Posts Tagged ‘basil’
By MANDY SINCLAIR
Blue eye with basil paste
1 cup basil leaves
1 garlic clove, chopped
¼ tsp salt
2 small red chillies, finely chopped
grated rind of 1 lime
2 tbsp baby capers, chopped
1 tbsp olive oil
4 x 150g pieces blue eye
oven cooked chips, to serve (see tip)
lemon wedges, to serve
1. Tear basil leaves and place in a mortar with garlic and salt. Pound using a pestle until a paste forms. Add chilli, rind and capers and mix to combine.
2. Heat oil in a large frying pan on medium. Cook fish for 2 minutes each side, until golden.
3. Spoon basil paste over fish and serve with chips and lemon wedges.
To make delicious oven baked chips, peel and cut 6 large desiree potatoes into thick chips. Place in a microwave-proof bag and microwave on high for 4 mins. Spread in a single layer onto a paper lined baking tray. Drizzle with 1 tbsp olive oil and sprinkle over sea salt flakes. Bake at 180C or 160C fan for 30-40 mins, until crisp and golden.
try this …..
Finely chop ½ cup of basil leaves and stir through some softened butter. Butterfly 1kg green prawns and spread basil butter over each one. Grill or barbecue, brushing with more basil butter, for 2-3 mins, until opaque.
Photography by SUE STUBBS | Blog designed by RED PEPPER GRAPHICSTags: basil, fish, herbs, recipe
Posted under cook
By MEREDITH KIRTON
The fragrance of basil has made it incredibly popular for many cuisines and sacrosanct in some cultures; Italians can hardly imagine a tomato without a leaf of sweet basil and Thai curries wouldn’t have the same freshness without a garnish of Thai basil. There are many different varieties such as lemon, purple, Holy or Sacred Basil, Aniseed Basil and bush basil, each with a unique aroma, but still the most popular is sweet basil, which has a lovely fresh green colour and is the ingredient used in pesto.
Basil is an annual herb, which means it needs to be replanted each year in springtime again. It is cold sensitive, and will blacken if the temperature drops too low. Best planted out in late September into well dug over, organic matter enriched soil with good drainiage. The seedlings will need protection from snails and slugs which also think this herb is delicious! Try using a shallow saucer of beer to attract (and kill) them.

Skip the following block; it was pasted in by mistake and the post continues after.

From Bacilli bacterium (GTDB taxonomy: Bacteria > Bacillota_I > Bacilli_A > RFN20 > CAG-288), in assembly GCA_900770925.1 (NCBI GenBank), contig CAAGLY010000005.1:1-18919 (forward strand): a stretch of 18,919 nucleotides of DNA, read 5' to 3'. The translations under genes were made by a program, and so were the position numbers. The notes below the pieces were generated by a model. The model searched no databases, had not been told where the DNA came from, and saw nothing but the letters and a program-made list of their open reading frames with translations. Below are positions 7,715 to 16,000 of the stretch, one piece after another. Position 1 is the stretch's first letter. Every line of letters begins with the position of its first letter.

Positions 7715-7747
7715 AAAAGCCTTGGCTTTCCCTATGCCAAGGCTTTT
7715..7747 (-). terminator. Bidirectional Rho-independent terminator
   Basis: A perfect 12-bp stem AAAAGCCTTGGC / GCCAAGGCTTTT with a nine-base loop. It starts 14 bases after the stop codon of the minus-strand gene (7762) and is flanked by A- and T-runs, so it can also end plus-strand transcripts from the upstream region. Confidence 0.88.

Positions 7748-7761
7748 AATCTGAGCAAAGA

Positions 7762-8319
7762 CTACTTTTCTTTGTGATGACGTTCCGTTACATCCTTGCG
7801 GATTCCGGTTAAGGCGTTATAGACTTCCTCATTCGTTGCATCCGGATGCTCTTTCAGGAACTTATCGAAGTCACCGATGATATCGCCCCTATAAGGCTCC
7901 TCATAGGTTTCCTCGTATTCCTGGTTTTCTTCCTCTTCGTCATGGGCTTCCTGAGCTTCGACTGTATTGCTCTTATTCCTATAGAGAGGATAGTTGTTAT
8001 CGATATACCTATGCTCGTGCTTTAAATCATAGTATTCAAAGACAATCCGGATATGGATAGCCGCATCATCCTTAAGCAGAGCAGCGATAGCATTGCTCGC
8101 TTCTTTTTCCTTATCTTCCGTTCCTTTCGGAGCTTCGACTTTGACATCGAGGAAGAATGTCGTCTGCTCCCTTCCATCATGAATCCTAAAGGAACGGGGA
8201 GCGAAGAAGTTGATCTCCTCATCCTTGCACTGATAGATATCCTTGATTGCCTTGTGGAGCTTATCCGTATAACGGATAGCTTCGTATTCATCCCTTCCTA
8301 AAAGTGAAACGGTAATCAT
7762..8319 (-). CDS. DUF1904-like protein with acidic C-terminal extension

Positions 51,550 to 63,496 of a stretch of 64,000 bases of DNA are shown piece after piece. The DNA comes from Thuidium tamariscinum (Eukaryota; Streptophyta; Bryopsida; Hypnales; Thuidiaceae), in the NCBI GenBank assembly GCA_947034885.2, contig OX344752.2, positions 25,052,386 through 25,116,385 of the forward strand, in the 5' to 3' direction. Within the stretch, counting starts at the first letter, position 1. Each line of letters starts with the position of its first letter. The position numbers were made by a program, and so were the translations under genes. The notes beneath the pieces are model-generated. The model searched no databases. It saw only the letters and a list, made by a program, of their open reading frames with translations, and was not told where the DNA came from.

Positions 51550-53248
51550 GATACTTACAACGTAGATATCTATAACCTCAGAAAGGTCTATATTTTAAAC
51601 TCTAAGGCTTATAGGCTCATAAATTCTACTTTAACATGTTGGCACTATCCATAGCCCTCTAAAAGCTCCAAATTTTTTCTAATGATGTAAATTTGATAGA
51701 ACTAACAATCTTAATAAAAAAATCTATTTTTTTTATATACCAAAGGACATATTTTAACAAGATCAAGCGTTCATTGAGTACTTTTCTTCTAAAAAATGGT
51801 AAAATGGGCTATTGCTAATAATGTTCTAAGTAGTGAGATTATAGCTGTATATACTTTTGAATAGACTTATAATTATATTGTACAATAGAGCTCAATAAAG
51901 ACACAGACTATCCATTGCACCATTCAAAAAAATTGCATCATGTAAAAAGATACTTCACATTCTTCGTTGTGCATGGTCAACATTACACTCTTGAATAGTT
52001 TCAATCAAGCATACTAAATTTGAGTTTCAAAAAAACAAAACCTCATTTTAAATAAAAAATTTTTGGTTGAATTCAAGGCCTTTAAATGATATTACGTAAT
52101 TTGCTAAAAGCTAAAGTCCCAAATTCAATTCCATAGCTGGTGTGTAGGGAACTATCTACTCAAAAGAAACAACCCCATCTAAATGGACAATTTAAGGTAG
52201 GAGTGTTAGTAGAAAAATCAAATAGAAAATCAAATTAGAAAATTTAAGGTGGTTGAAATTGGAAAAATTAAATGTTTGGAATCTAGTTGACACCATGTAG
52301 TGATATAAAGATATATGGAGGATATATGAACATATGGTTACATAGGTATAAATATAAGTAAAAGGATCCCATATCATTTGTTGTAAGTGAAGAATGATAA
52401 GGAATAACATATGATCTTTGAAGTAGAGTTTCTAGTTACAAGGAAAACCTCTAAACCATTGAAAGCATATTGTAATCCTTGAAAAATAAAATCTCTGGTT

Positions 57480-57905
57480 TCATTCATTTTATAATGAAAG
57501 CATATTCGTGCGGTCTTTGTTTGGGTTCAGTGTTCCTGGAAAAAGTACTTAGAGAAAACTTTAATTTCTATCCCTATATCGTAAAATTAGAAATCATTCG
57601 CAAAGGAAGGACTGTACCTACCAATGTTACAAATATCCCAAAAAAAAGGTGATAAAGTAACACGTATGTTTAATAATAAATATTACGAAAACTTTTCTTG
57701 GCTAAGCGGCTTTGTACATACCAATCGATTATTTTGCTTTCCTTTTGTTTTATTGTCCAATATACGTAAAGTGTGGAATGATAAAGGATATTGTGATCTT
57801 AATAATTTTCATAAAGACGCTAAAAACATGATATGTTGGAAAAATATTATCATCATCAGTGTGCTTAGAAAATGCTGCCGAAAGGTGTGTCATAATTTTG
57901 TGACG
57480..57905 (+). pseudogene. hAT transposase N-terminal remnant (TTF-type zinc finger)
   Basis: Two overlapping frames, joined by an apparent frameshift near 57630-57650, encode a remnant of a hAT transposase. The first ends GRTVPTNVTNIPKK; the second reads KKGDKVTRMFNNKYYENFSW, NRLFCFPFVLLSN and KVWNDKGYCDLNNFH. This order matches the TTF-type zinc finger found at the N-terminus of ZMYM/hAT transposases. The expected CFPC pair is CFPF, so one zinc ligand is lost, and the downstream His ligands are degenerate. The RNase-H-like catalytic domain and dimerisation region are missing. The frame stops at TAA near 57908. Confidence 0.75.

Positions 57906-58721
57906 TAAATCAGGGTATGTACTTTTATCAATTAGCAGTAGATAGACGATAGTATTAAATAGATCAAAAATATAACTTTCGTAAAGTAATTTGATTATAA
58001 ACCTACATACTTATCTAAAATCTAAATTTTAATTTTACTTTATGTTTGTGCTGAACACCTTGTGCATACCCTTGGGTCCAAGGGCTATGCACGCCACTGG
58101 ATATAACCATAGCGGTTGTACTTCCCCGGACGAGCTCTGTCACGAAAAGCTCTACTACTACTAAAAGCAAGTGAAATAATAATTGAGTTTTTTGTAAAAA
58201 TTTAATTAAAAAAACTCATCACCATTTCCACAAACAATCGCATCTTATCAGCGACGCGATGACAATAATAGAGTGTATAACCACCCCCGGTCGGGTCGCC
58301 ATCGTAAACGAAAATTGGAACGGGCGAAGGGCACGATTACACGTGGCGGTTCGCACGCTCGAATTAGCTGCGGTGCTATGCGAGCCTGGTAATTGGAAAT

Keep trimming off the flowers as they form, which will encourage bushiness and more foliage. Once they have reached maturity, your bush should be about 60cm tall. You can let it flower and seed at the end of April, as many baby basils will germinate themselves in your patch the following year.
If you love basil so much that you want to have it all year, there is an answer to your prayers. Perennial basil will over winter well, and although more pungent in flavour, it is still edible. The other alternative plant is actually in the mint family, but smells a bit like basil. Known as Basil Mint, it will grow in any moist spot easily, but can romp and take over a patch. If you’re worried about a basil mint invasion, grow it in pots.
This February has been very hot and humid in Sydney, so proper storage of seeds is especially important. Seeds need to be kept cool and dry. Before I realised how important this was, my germination rate was very low. Once I planted sugarsnap peas three times in one year, and only managed to grow a few small plants. After that lesson, I now keep my seeds in the fridge, in a Tupperware container. One useful addition to the container is a small envelope of desiccant, such as dried milk, which helps the seeds keep dry. I make my own seed packets out of paper and glue, and on them I write the name of the plant, date of collection and the place that they were collected from. Taking these simple steps keeps my seeds happy and healthy, so the effort involved feels worthwhile.
Photography by SUE STUBBS | Blog designed by RED PEPPER GRAPHICSTags: basil, container planting, grow, herbs, planting, pots, pots growing
Posted under grow
By MANDY SINCLAIR
Basil will keep for up to 1 week after picking if kept in a glass of water in the refrigerator. The leaves bruise very easily so it is best to chop just before use.
What to do with glut
Blanch basil leaves in boiling water for 1-2 seconds. Drain and plunge into iced water, drain again. Pat dry, place in airtight bags and freeze. Use frozen in pasta sauces and soups.
I love the way we are returning to growing herbs and vegetables in our backyards. Container growing is becoming more popular in the city, most people starting with herbs.
My dear friend, 10 year old Nicky, is very passionate about growing as many different things as he can fit in the back yard. Being an avid cook he spends his weekends planting and tending to his various vegetables. He recently sent a jar of pesto over for me to taste test, I have to say it was delicious and worthy of sharing with our readers. This is his recipe, thanks Nicky!!!!
2 cups basil leaves
½ cup grated parmesan cheese
½ cup pine nuts
¼ cup extra virgin olive oil
1 garlic clove, chopped
Place all ingredients in a food processor. Process until smooth. Transfer to an airtight container and refrigerate for up to 1 week.
“I use whatever herbs I have abundance of, rocket, mint, parsley, coriander and even a mixture of them all”
Photography by SUE STUBBS | Blog designed by RED PEPPER GRAPHICSTags: basil, basil leaves, herbs, pasta, recipe
Posted under harvest